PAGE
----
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NBA finals: Warriors beat 106-105 Raptors in Game 5 thriller to keep series alive



The Golden State Warriors lost Kevin Durant to injury and fell behind by six points with less than four minutes remaining but still escaped Scotiabank Arena with a 106-105 victory over the Toronto Raptors in Monday’s Game 5 of the 2019 NBA Finals.

Stephen Curry and Klay Thompson combined for three straight three-pointers after falling behind by six to give Golden State the lead for good, and Draymond Green tipped away Kyle Lowry’s buzzer-beater that would have given the Raptors the championship.

Curry finished with 31 points, eight rebounds and seven assists, while Thompson added 26 points and seven made triples. It was enough to outlast 26 points, 12 rebounds and six assists from Kawhi Leonard.

The Warriors trailed by six with 2:30 to go before going on a 9-0 run that consisted of a pair of Thompson three-pointers and another from Curry.

Golden State overcame two goaltending calls on Cousins in the final 1:59, plus a halfcourt violation on Draymond Green and an offensive foul for a moving screen on Cousins with 14.9 seconds left, setting up the final possession.

The Warriors took a six-point lead into the fourth quarter after leading by as many as 14 in the third.

The Raptors cut the deficit to three points on Ibaka’s dunk with eight minutes to play, and Leonard’s put-back trimmed the margin to one.

Draymond Green’s three-pointer had Golden State ahead by four, but Norman Powell’s running dunk cut the deficit to two with 5:36 to go.

Toronto took a three-point lead on Leonard’s three-pointer and followed by a jump shot with 4:46 to play. Leonard hit another three-pointer and added a pull-up jumper to give Toronto a six-point lead with 3:28 to play.

Thompson’s triple trimmed the gap to three with 2:32 left.

Toronto were called for a shot-clock violation, and Curry tied the game at 103 with a three-pointer.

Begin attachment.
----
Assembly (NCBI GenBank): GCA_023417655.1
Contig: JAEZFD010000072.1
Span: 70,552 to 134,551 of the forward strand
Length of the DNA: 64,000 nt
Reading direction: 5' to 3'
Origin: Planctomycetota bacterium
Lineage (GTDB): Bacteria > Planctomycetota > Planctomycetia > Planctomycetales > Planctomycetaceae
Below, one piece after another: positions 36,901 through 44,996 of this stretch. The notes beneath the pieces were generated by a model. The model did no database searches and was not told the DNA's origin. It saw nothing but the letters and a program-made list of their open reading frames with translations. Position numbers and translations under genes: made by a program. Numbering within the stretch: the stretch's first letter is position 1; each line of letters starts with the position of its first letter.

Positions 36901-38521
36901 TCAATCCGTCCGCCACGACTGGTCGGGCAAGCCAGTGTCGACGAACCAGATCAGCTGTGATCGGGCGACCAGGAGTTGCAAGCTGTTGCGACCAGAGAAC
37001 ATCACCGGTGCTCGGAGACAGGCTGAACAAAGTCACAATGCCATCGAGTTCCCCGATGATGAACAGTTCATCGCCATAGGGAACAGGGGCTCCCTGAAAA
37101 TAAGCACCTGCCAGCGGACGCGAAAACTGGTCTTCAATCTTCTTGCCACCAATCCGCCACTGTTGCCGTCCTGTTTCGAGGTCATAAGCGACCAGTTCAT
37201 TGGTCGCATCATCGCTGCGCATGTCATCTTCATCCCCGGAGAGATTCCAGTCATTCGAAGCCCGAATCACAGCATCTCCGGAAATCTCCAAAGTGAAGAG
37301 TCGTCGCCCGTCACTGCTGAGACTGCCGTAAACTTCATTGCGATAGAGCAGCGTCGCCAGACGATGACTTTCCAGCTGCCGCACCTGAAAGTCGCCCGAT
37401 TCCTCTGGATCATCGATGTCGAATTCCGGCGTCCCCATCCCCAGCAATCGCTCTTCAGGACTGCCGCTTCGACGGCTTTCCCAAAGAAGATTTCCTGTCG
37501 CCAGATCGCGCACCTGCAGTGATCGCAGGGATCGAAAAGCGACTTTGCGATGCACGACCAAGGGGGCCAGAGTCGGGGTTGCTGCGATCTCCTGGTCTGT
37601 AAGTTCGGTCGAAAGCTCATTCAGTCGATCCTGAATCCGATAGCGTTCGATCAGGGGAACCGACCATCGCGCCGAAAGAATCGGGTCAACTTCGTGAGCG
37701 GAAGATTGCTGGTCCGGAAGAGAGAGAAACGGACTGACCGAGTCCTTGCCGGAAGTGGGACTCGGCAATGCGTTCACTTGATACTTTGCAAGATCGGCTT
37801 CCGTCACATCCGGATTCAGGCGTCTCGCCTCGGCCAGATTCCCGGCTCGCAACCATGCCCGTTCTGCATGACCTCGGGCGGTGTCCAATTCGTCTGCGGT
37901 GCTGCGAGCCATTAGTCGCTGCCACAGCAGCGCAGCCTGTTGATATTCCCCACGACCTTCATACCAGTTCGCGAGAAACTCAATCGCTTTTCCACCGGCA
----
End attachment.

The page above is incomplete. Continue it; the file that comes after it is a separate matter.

After Leonard’s miss, Thompson came back with a three-pointer with 57.6 seconds remaining, and the Warriors led by three.

Lowry’s lay-up cut the lead to one point with 29.9 seconds to play. Cousins was called for an offensive foul with 15.7 seconds to play, giving Toronto a chance, but Lowry missed his shot as time expired.

The Warriors didn’t have Durant when they won the 2015 title. They didn’t have Durant when they won a record 73 games in the following season. They didn’t have Durant when they overcame a 3-1 deficit against the Oklahoma City Thunder in the 2016 Western Conference Finals. And they didn’t have Durant when they swept the Portland Trail Blazers in this year’s Western Conference Finals.

Sure, Iguodala and Shaun Livingston are older than they were as critical members of the pre-Durant Warriors, but Cousins gives them a four-time All-Star down low who wasn’t there either.

What’s more, the pride of the Curry, Thompson and Green trio didn’t look like it was going anywhere even when Golden State’s collective back was against the wall.

Game 6 takes place in Oakland in the early hours of Friday morning live on Sky Sports (2am)

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